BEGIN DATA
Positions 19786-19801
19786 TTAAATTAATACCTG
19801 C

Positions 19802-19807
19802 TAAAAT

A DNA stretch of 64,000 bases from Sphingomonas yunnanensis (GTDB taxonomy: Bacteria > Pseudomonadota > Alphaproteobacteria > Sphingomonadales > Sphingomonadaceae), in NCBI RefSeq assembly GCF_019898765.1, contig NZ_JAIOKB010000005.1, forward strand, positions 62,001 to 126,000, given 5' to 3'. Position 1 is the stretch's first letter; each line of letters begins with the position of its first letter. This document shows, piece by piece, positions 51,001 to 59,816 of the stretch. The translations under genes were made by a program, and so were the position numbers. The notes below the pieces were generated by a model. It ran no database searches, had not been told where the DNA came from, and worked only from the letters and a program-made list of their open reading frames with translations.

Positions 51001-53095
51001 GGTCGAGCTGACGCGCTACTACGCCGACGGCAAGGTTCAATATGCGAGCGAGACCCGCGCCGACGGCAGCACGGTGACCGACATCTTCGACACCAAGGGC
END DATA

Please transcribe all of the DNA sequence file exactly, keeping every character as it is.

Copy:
Positions 19786-19801
19786 TTAAATTAATACCTG
19801 C

Positions 19802-19807
19802 TAAAAT

A DNA stretch of 64,000 bases from Sphingomonas yunnanensis (GTDB taxonomy: Bacteria > Pseudomonadota > Alphaproteobacteria > Sphingomonadales > Sphingomonadaceae), in NCBI RefSeq assembly GCF_019898765.1, contig NZ_JAIOKB010000005.1, forward strand, positions 62,001 to 126,000, given 5' to 3'. Position 1 is the stretch's first letter; each line of letters begins with the position of its first letter. This document shows, piece by piece, positions 51,001 to 59,816 of the stretch. The translations under genes were made by a program, and so were the position numbers. The notes below the pieces were generated by a model. It ran no database searches, had not been told where the DNA came from, and worked only from the letters and a program-made list of their open reading frames with translations.

Positions 51001-53095
51001 GGTCGAGCTGACGCGCTACTACGCCGACGGCAAGGTTCAATATGCGAGCGAGACCCGCGCCGACGGCAGCACGGTGACCGACATCTTCGACACCAAGGGC